This Md. startup is taking off thanks to the global open-source hardware movement - DC


Dec. 29, 2014 10:34 am

This Md. startup is taking off thanks to the global open-source hardware movement

Columbia, Md.-based Scarab Hardware has raised more than $80,000 on Kickstarter to produce a circuit board called the miniSpartan6+.

Here's a miniSpartan6+ board, a piece of hardware created by Columbia, Md.-based startup Scarab Hardware.

(Photo courtesy of Scarab Hardware)

“miniSpartan6+: A Powerful FPGA Board and Easy to Use IDE.”

That’s the title of a successful Kickstarter campaign. No, really.

It’s for an analog-to-digital converter circuit: in English, a board for “computers that can take dozens of signals from the world and figure out what to do with them,” explained Umar Farooq, the cofounder of Scarab Hardware.

The Columbia, Md.-based startup has raised more than ten times its $7,500 goal and sold nearly 1,000 of the boards so far, thanks to the web grapevine.

That’s because Farooq, a Maryland engineer and Turkey-based freelance journalist, is participating in a rapidly expanding DIY hardware movement.

“Everything we do is open source,” he said. “We don’t really care about keeping the circuit design to ourselves.”

Spurred by the easy sharing of technical information and the declining costs of manufacturing, indie hardware is making its way into to the hands of tinkerers.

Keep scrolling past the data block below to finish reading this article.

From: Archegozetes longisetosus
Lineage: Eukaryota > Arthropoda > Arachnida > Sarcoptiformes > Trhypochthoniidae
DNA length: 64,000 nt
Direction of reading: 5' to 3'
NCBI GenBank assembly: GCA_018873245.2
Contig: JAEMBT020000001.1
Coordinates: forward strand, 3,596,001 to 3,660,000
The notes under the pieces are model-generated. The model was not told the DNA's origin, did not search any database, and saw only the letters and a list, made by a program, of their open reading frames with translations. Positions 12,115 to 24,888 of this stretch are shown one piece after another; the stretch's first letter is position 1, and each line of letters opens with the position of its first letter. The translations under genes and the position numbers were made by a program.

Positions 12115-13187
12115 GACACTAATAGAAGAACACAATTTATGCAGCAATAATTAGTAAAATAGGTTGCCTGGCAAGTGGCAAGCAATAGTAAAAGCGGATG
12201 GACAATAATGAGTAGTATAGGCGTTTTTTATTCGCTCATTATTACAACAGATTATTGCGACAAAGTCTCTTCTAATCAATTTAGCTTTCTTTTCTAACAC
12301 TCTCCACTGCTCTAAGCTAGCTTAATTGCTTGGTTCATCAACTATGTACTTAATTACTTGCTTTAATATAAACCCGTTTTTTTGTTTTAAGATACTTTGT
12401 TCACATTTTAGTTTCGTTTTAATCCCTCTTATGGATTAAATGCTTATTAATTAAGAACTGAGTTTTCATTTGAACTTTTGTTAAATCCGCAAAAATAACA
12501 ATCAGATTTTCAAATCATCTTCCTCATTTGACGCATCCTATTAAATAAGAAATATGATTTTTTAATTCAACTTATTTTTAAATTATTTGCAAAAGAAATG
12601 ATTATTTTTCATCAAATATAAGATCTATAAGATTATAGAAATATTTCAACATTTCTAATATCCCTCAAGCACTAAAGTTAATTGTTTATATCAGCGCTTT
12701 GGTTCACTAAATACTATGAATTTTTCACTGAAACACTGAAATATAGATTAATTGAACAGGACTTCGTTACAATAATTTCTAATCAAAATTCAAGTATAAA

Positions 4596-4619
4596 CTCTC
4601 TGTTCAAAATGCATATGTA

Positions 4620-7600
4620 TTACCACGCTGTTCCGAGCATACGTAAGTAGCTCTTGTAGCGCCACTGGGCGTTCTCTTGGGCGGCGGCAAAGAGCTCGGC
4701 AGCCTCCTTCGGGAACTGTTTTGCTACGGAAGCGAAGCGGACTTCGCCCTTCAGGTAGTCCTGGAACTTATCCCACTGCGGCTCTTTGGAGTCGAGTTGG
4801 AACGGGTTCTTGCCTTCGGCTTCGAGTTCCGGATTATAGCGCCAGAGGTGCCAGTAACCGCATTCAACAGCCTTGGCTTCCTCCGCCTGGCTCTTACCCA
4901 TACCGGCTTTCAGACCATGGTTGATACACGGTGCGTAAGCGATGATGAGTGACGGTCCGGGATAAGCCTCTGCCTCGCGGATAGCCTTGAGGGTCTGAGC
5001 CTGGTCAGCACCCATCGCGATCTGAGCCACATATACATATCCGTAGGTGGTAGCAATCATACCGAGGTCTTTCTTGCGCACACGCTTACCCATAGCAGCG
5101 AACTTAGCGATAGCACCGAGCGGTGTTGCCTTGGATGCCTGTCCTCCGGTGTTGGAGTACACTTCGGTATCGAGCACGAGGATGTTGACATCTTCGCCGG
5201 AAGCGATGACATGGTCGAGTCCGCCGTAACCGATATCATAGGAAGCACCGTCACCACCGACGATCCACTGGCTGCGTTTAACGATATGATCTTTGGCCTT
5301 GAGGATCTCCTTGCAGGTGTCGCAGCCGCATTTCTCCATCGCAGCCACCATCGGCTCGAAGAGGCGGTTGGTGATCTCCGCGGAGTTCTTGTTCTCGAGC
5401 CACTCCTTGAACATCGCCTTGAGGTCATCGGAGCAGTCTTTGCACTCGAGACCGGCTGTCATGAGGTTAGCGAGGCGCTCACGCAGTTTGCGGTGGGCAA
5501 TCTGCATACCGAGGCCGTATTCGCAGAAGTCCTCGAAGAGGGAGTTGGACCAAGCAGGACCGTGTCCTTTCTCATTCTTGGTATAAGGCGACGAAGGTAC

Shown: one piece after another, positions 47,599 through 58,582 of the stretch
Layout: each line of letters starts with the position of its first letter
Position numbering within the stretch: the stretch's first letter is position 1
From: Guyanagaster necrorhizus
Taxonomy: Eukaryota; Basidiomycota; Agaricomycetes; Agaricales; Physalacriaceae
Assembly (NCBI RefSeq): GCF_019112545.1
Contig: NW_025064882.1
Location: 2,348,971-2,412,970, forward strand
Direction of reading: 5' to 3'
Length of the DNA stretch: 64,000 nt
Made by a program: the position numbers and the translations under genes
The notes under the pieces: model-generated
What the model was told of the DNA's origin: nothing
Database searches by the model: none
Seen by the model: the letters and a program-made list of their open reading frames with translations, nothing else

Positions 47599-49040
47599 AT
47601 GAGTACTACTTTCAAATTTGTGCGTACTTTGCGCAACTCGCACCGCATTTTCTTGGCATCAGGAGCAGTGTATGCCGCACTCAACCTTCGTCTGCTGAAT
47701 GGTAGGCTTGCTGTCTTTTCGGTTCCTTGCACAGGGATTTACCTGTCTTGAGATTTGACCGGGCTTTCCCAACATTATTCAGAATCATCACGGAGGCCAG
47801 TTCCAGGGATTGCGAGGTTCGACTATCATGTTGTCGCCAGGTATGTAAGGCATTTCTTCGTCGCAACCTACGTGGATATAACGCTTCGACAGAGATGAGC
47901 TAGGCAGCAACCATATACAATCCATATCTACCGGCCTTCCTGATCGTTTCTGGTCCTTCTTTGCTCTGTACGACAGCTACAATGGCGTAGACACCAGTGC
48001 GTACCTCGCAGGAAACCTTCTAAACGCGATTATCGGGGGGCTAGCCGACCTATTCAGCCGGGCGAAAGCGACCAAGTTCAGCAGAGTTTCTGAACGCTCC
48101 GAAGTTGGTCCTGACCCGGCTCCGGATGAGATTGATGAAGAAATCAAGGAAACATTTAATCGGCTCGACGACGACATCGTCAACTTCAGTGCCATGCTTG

FPGA boards and other semi-experimental hardware, said Farooq, “used to only be used by engineers.” Now, they’re available to anyone who wants to make a toy or more.

In fact, Farooq said over half of the miniSpartan6+ boards he’s sold are being shipped to buyers abroad, including in places like Eastern Europe, the Middle East and East Asia

To make the board, Farooq and his colleague combined their engineering background with advice picked up from other DIY hardware enthusiasts to figure out “what works and what doesn’t work in the product.”

Then, they drew the circuit board on the EAGLE (Easily Applicable Graphical Layout Editor) software and, presto, sent the design to RushPCB, a printed circuit board maker in San Jose, and to Carson, Calif.-based Acme PCB Assembly, where the circuits are installed on the boards by a pick-and-place machine.

The miniSpartan6+ design. (Courtesy of Scarab Hardware)


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